“These companies are going to have to scramble to figure out how to hire, when to hire and where to find these workers,” Payan said. “Academics and research, energy and, of course, the medical center and bioresearch—those are going to be the affected industries. And if Houston is anything like the rest of the U.S., we’re talking a substantial percentage. In the U.S., 25% of our researchers are H-1B holders. I suspect that in Houston it may be higher.”

According to a 2019 regional immigration report from the Center for Houston's Future, foreign-born employees made up 34% of the region's STEM workforce, 42% of doctors and of petroleum engineers and 43% of scientists as of 2016. The center also projected growth in immigrants' regional workforce participation and new job creation over the next two decades.

The new national visa policy will not immediately remove current visa holders from the country, but Payan said it will result in “bringing the flow of talent to a halt” as new applications cease this year. Current H-1B workers whose three-year visas expire in 2020 will also be forced to leave without an opportunity to apply for a traditional three-year extension.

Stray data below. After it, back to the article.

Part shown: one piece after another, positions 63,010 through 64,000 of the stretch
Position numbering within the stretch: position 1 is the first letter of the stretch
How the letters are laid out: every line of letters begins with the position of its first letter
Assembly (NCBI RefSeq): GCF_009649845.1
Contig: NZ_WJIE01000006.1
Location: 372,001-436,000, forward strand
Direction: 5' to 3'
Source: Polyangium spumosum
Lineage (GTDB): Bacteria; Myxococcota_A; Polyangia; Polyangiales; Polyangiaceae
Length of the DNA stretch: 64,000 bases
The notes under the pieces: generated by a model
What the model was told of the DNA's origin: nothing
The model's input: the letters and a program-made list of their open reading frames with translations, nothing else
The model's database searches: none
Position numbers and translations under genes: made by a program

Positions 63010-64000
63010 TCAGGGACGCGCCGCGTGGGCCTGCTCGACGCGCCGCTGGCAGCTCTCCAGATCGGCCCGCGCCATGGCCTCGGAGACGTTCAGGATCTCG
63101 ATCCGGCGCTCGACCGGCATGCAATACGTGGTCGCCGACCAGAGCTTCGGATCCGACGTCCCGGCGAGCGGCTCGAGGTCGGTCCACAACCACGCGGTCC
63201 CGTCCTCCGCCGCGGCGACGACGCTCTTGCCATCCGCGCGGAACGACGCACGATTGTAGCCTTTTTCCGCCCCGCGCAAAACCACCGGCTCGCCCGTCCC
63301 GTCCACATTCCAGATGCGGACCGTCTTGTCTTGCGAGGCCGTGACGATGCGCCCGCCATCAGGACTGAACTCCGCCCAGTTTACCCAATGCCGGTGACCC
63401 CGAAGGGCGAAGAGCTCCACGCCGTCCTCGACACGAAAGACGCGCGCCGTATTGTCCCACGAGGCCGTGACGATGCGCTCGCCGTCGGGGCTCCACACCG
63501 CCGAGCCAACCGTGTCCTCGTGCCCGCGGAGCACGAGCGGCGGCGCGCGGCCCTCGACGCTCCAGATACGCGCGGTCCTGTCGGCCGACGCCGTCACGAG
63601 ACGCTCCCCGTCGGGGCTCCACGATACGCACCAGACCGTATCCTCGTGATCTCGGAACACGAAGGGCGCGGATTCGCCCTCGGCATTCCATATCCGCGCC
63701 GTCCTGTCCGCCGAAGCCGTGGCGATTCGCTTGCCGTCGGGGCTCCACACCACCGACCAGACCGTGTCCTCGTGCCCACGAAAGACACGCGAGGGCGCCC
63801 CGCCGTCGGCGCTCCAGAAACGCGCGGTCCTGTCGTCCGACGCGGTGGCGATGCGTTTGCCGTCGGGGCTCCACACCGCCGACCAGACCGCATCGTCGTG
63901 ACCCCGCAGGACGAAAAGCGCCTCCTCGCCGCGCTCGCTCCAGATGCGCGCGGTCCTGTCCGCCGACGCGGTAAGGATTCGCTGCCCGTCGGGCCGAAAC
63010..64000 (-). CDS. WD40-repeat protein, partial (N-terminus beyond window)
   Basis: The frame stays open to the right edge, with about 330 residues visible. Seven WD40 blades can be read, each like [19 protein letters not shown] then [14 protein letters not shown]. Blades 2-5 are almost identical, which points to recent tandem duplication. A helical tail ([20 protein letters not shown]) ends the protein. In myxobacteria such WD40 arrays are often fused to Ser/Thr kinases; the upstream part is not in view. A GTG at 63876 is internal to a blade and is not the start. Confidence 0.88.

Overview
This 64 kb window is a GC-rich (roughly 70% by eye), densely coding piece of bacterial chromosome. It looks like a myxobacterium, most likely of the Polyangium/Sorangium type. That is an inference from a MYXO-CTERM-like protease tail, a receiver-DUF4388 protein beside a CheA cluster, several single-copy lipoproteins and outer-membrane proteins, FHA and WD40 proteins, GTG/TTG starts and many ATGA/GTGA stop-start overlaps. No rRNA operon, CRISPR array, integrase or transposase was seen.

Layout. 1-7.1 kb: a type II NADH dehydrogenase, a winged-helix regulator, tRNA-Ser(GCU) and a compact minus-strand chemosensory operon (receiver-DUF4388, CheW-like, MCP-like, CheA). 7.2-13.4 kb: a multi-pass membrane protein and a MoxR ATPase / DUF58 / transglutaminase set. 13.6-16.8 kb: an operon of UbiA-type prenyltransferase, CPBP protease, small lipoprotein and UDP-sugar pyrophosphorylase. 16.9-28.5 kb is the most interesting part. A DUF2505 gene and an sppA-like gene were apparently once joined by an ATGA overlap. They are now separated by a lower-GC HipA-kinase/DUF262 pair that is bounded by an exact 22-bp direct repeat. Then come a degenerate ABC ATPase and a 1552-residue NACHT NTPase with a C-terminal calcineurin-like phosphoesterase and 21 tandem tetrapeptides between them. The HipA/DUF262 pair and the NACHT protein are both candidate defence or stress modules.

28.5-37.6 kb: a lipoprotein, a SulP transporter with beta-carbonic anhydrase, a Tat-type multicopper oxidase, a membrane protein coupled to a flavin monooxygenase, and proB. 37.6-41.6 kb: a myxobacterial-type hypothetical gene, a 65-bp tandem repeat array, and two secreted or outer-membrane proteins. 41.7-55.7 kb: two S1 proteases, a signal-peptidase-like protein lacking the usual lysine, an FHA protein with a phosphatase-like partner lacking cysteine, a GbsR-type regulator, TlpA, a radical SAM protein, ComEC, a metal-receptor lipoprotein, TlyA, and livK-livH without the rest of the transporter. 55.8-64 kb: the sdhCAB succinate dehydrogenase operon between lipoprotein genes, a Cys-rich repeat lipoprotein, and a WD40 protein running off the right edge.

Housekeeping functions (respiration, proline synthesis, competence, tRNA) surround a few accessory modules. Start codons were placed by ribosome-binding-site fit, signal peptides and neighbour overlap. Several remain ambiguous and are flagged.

According to Scarborough, local employers and business leaders previously said they struggled with the effect that visa approval caps had on their workforce—another issue the new suspension is unlikely to address.

“Their ability to grow is being constrained by their inability to hire the workers that they need that have the skills that they need—that are qualified to do the job. And they named the complications of giving more H-1Bs as a main factor in that,” he said. “We’ve been hearing for the past couple of years that these visa caps are complicating Houston businesses’ ability to grow, and so I suspect that this is only going to make that even worse.”